A Few School Recommendations For Florence:

http://www.artfuji.it/

http://www.lorenzodemedici.it/en/home

http://www.scuolacucinaitaliana.com/

Rent And Apartments

I think it’s similar throughout Italy but most of my experience is with Florence. In Florence you’ll pay around 300-400 euros per month to rent a bedroom in a shared apartment. I highly recommend doing this. Frankly, it’s better for  money, you’ll learn Italian faster, and you’ll be living like the locals. Italians don’t rent their own apartments usually. They live with their parents or they rent a room in a shared apartment. They’ll probably ask for a deposit and first months rent, you’ll most likely have to sign a contract which you can break anytime in Italy with a written notice. Most rent should include utilities. The best way to find a room for rent is to come to Italy and go to universities or cafe’s and look at bulletin boards. This is how most people find room-mates and places to live. Ideally take a friend or someone with you just to be safe. If you are in Florence and insist on an English speaking room-mate try to find someone from the rent wall at the European Institute.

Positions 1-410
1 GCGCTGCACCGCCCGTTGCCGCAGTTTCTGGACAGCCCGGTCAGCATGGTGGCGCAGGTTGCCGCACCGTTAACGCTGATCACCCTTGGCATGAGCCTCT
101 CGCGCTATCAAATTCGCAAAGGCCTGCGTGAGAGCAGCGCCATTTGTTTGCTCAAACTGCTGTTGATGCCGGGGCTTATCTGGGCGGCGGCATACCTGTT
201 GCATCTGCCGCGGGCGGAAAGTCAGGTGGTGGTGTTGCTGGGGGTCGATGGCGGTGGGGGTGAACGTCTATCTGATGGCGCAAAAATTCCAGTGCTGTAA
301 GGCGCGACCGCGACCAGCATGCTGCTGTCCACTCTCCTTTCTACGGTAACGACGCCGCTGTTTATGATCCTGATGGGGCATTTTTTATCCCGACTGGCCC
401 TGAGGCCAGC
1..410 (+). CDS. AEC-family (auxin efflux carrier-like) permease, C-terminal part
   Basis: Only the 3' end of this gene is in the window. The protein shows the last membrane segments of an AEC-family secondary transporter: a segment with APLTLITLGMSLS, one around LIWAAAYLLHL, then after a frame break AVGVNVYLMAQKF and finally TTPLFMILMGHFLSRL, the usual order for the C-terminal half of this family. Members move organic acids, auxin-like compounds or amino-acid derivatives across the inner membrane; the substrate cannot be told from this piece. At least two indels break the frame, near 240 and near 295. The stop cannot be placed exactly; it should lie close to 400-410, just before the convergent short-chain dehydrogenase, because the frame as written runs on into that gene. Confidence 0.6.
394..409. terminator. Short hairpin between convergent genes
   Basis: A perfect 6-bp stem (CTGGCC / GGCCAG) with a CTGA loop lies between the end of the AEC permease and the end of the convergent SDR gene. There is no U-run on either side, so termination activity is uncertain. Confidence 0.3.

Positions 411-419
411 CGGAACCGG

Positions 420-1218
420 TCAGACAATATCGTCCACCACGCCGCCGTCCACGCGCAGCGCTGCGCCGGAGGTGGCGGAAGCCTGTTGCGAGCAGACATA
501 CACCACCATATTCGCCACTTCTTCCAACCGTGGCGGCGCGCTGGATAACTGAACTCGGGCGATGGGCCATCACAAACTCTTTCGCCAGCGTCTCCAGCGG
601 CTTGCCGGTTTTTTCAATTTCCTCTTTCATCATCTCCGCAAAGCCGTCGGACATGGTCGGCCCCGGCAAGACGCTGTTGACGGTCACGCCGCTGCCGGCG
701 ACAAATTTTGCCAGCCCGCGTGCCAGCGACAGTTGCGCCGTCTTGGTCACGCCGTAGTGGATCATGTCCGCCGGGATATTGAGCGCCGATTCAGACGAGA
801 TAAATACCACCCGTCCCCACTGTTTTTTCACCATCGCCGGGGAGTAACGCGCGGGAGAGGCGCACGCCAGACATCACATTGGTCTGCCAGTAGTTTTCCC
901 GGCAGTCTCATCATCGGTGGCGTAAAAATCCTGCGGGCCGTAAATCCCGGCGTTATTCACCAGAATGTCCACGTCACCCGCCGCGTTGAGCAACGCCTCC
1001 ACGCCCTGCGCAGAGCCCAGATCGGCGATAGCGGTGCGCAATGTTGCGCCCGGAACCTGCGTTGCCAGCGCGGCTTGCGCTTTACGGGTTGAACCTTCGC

Jobs: How To Make Money

Almost everyone I know either works as an English speaking tour guide (easier to qualify for the job than you might think), teaches English, or works in a pub of some sort. There is also the dog-sitter or nanny thing but those are jobs that take some time to establish. Most other jobs will require to to speak Italian fairly well.  A lot of the people who I know that teach English just tutor kids or whomever here or there. You can advertise in a number of ways from putting up an add online to posting things around the city. Remember, Italy is not very internet friendly. Most things are still done in physical form such as posting “English Teacher” ads on boards in coffee shops or at schools etc. around the city. It’s not easy landing a job before you arrive here. People conduct everything face-to-face (a cute habit which quickly becomes irritatingly inconvenient.). Another option is to do freelance work for American companies. That’s what I do and I love it. You can sign up to a number of freelance websites to write (textbroker.com or freelancer.com are examples), or do graphic design, or a number of other things. If you can do this steadily before moving to Italy it’s probably the easiest option in the beginning.

Romance